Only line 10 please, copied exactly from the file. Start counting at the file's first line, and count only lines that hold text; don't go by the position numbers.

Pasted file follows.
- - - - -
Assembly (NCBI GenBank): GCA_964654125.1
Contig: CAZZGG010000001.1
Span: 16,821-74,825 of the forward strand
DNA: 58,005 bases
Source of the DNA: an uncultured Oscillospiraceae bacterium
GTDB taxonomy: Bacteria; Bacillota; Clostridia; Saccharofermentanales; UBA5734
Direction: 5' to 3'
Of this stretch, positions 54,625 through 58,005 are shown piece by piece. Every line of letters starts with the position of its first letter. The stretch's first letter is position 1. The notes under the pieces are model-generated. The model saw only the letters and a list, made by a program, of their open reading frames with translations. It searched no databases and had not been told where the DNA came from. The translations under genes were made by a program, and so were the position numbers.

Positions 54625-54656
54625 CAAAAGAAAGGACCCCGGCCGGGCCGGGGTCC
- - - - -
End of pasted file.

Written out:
54625 CAAAAGAAAGGACCCCGGCCGGGCCGGGGTCC